Spring Boot is a popular framework for building web applications in Java. One of the advantages of using Spring Boot is that it makes it easy to run your application from the command line. In this blog post, we’ll walk through the process of running a Spring Boot application through the command line.
Before we begin, make sure you have the following installed on your machine:
- Java 8 or later
- Spring Boot CLI (Command Line Interface)
- A text editor or IDE
Using Maven command
Assuming you already have a Spring Boot application ready to go, open up a command prompt or terminal window and navigate to the root directory of your application. From there, you can use the following command to run your application:
This command uses the Maven Wrapper (mvnw) to run the Spring Boot plugin, which in turn starts your application.
Using Gradle command
If you’re using Gradle, you can use the following command instead:
You should see the following output in the command prompt or terminal window:
. ____ _ __ _ _ /\\ / ___'_ __ _ _(_)_ __ __ _ \ \ \ \ ( ( )\___ | '_ | '_| | '_ \/ _` | \ \ \ \ \\/ ___)| |_)| | | | | || (_| | ) ) ) ) ' |____| .__|_| |_|_| |_\__, | / / / / =========|_|==============|___/=/_/_/_/ :: Spring Boot :: (v2.4.5) 2021-09-01 12:34:35.123 INFO 1234 --- [ main] com.example.demo.DemoApplication : Starting DemoApplication v1.0.0 on localhost with PID 1234 2021-09-01 12:34:35.123 INFO 1234 --- [ main] com.example.demo.DemoApplication : No active profile set, falling back to default profiles: default 2021-09-01 12:34:35.456 INFO 1234 --- [ main] o.s.b.w.embedded.tomcat.TomcatWebServer : Tomcat initialized with port(s): 8080 (http) 2021-09-01 12:34:35.789 INFO 1234 --- [ main] o.s.b.a.w.s.WelcomePageHandlerMapping : Adding welcome page: class path resource [static/index.html] 2021-09-01 12:34:36.012 INFO 1234 --- [ main] o.s.s.concurrent.ThreadPoolTaskExecutor : Initializing ExecutorService 'applicationTaskExecutor' 2021-09-01 12:34:36.234 INFO 1234 --- [ main] com.example.demo.DemoApplication : Started DemoApplication in 1.234 seconds (JVM running for 5.678)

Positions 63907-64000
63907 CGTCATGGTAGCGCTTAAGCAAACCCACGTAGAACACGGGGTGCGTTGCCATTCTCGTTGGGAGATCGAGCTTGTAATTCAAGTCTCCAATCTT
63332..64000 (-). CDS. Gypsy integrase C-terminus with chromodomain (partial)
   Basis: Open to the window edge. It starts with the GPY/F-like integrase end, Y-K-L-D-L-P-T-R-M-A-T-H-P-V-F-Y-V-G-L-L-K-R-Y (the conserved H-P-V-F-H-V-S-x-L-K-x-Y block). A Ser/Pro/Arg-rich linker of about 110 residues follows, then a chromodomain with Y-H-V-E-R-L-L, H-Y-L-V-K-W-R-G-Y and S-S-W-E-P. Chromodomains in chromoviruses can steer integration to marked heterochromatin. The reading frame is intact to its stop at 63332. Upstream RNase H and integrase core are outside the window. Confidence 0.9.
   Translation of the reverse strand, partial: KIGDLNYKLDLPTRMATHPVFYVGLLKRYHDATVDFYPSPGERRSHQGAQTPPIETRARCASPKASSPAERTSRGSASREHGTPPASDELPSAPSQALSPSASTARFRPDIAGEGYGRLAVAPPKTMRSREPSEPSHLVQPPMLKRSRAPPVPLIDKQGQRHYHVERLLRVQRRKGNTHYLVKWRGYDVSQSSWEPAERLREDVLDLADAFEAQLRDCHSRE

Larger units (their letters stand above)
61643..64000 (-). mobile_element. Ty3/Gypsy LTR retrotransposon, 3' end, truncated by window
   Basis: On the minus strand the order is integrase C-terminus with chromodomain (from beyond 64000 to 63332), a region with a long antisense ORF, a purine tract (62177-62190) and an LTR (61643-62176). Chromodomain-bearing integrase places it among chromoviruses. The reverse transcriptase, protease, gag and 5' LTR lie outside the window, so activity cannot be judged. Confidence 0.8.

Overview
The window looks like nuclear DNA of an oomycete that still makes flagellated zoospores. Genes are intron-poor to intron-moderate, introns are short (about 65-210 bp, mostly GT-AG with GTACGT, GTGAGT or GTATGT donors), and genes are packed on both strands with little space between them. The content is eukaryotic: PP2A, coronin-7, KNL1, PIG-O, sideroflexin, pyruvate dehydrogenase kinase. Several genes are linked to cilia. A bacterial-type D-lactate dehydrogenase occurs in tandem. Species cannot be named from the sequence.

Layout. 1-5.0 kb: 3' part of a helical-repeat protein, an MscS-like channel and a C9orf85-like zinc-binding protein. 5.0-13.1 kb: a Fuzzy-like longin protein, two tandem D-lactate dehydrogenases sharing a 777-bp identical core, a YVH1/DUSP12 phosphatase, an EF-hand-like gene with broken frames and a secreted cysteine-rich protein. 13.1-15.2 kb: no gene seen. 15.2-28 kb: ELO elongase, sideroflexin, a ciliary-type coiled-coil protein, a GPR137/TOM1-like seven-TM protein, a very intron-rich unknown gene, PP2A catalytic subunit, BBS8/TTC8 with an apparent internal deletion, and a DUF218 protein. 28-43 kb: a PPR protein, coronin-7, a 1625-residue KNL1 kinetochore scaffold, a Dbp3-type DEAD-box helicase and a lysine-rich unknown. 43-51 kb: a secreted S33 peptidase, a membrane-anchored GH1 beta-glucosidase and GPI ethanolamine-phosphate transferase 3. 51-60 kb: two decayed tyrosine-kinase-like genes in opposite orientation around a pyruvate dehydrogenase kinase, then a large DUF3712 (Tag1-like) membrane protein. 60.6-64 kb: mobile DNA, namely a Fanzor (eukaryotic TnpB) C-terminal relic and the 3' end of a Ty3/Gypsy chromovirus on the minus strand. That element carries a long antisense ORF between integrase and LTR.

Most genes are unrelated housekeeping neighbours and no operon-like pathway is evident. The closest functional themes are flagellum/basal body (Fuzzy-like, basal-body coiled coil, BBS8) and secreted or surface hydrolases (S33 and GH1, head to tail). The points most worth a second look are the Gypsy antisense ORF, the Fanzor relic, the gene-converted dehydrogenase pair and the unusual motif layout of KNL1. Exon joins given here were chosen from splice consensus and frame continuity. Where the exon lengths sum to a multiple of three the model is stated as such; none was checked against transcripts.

The output above shows that the application has started successfully and is running on port 8080. You can now open up a web browser and navigate to
http://localhost:8080 to see your application in action.
You can also pass command-line arguments to your application when you run it
Command line spring boot arguments
Additionally, you can also pass command-line arguments to your application when you run it. These arguments can be used to configure various aspects of the application, such as the port it runs on or the active profile. Here’s an example of running the application on port 8888 with the ‘production’ profile:
./mvnw spring-boot:run -Dspring-boot.run.arguments=--server.port=8888,--spring.profiles.active=production
In this example, we’re passing two arguments to the application:
--spring.profiles.active=production. The first argument sets the port that the application will run on, while the second sets the active profile.
Command Line Java arguments
You can also pass JVM arguments when running the application by using
-D instead of
-- in the command line arguments. For example, you can set the maximum heap size for the JVM like this:
./mvnw spring-boot:run -Dspring-boot.run.arguments=--server.port=8888 -Djava.net.preferIPv4Stack=true -Xmx256m
In this example, we are setting the maximum heap size to 256MB, and setting
java.net.preferIPv4Stack to true.
In conclusion, running a Spring Boot application through the command line is a simple and convenient way to start your application. By using the command line, you can easily pass arguments to configure your application and control how it starts up. With this knowledge, you will be able to run your Spring Boot applications with ease and flexibility.